In essence, the vulnerabilities provide ways that an attacker could extract information from privileged memory locations that should be inaccessible and secure. The potential attacks are only limited by what is being stored in the privileged memory locations – depending on the specific circumstances an attacker could gain access to encryption keys, passwords for any service being run on the machine, or session cookies for active sessions within a browser. One variant of the attacks could allow for an administrative user in a guest virtual machine to read the host server’s kernel memory. This could include the memory assigned to other guest virtual machines.
This morning’s Observer column:
For me, the tech stories of 2017 turned out not to be really tech stories at all. Mostly they were about politics, as the non-tech world woke up to the fact that this digital stuff really affected them. As, for example, when they realised that for a mere $30,000 the Russians could beam subtle political messages to as many as 126 million US voters in an election year without anyone (including Facebook) apparently noticing. Or when big consumer brands suddenly realised that it wasn’t a good idea to have their ads running on YouTube alongside beheading or white supremacist videos. Or when parents woke up to the fact that not everything running on the YouTube Kids channel was wholesome or harmless.
That people were so surprised by these discoveries suggests that the perceptual time lag between technological change and public awareness is longer than we had supposed…
From 1985. Using a mysterious “mouse” thing to interact with “windows” and “pull-down menus”. Honestly!
Click here to enjoy it.
Ben Evans is one of the tech commentators I follow. This para from one of his blog posts struck me:
First, ecommerce, having grown more or less in a straight line for the past twenty years, is starting to reach the point that broad classes of retailer have real trouble. It’s useful to compare physical retail with newspapers, which face many of the same problems: a fixed cost base with falling revenues, the near-disappearance of a physical distribution advantage, and above all, unbundling and disaggregation. Everything bad that the internet did to media is probably going to happen to retailers. The tipping point might now be approaching, particularly in the US, where the situation is worsened by the fact that there is far more retail square footage per capita than in any other developed market. And when the store closes and you turn to shopping online (or are simply forced to, if enough physical retail goes away), you don’t buy all the same things, any more than you read all the same things when you took your media consumption online. When we went from a corner store to a department store, and then from a department store to big box retail, we didn’t all buy exactly the same things but in different places – we bought different things. If you go from buying soap powder in Wal-Mart based on brand and eye-level placement to telling Alexa ‘I need more soap’, some of your buying will look different.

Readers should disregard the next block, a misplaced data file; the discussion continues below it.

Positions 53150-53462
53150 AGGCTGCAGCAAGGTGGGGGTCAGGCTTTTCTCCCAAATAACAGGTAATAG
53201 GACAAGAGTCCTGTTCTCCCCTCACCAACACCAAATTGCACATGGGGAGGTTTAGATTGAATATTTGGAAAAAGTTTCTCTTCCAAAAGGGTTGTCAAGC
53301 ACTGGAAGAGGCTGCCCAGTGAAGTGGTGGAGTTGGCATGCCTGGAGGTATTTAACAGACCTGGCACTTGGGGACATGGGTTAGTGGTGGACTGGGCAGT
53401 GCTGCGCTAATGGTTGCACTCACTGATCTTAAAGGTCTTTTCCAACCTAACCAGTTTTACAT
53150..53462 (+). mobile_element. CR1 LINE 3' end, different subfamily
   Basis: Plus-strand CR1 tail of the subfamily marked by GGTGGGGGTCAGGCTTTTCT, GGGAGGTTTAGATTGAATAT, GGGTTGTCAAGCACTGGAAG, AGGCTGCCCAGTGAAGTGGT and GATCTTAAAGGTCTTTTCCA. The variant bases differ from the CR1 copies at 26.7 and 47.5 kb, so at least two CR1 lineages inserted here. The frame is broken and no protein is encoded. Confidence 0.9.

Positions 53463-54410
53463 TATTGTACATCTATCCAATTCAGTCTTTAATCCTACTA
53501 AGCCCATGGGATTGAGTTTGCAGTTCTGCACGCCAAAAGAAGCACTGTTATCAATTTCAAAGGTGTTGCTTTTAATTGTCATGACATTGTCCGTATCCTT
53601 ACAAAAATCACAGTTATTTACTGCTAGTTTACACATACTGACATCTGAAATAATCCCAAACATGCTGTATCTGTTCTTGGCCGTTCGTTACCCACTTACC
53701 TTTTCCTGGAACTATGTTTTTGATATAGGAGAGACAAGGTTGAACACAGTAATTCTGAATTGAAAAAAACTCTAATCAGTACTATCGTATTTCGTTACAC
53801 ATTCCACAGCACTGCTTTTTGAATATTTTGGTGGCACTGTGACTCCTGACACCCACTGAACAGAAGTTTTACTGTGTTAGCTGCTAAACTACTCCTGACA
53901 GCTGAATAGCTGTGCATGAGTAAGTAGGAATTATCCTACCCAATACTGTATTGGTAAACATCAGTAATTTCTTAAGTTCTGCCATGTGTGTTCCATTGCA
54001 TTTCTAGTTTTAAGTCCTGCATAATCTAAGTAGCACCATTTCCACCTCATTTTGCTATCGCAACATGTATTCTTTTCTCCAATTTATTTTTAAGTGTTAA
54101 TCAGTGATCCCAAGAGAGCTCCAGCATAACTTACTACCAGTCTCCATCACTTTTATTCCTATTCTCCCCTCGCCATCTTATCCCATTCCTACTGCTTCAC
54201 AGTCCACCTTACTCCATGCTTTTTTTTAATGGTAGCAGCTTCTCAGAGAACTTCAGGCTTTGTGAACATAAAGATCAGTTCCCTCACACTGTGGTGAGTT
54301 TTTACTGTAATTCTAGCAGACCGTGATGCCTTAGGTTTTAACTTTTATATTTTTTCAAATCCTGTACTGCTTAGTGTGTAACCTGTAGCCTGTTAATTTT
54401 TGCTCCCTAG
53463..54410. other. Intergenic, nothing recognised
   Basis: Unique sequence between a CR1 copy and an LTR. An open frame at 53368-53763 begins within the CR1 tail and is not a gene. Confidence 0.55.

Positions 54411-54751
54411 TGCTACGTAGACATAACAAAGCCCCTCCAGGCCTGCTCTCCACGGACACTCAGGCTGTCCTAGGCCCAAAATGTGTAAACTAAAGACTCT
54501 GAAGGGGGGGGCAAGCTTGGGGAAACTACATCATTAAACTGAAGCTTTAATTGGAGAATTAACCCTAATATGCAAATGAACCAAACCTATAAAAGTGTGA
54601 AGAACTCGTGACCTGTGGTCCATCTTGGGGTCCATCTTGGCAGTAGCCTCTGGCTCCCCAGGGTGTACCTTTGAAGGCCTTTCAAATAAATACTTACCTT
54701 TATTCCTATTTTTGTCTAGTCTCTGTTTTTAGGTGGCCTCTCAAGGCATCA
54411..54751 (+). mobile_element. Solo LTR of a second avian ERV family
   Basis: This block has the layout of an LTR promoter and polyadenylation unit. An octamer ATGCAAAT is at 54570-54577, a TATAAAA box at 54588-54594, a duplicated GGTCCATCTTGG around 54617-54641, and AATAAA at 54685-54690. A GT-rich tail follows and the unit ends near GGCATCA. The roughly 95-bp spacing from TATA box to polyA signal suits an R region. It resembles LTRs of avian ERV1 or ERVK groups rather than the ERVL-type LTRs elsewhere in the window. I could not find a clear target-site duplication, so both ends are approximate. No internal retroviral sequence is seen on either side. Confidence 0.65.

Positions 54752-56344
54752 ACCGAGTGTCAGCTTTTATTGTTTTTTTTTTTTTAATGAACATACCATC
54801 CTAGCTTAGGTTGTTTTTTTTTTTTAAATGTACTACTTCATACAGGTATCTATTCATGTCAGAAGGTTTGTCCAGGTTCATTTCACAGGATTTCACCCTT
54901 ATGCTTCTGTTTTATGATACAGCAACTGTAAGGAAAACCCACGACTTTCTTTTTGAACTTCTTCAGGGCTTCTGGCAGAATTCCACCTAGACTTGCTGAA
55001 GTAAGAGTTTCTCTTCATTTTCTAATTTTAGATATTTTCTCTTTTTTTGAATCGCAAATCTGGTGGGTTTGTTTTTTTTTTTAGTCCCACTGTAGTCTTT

The Bitcoin boom is leading many people to lose their marbles. It’s also distracting public attention from what really important about cryptocurrencies — the blockchain or public ledger that underpins them. This is the really significant innovation IMHO, but it’s hard to convince people who know little about the technology and see just the Bitcoin hype in mainstream media.
Tyler Cowen has a thoughtful Bloomberg column about this, in which he comes up with a really useful suggestion:
If you think of these assets as “cryptocurrencies,” central bank involvement will seem natural, because of course central banks do manage currencies. Instead, this new class of assets is better conceptualized as ledger systems, designed to create agreement about some states of the world without the final judgment of a centralized authority, which use a crypto asset to pay participants for maintaining the flow and accuracy of information. Arguably these innovations come closer to being substitutes for corporations and legal systems than for currencies.
I like that: a blockchain is a public ledger which creates agreement about some state(s) of the world without the need for a centralised authority.
The biggest problem with the technology at the moment is that it doesn’t scale because of the computing (and associated environmental costs. But maybe we will find a way of overcoming this.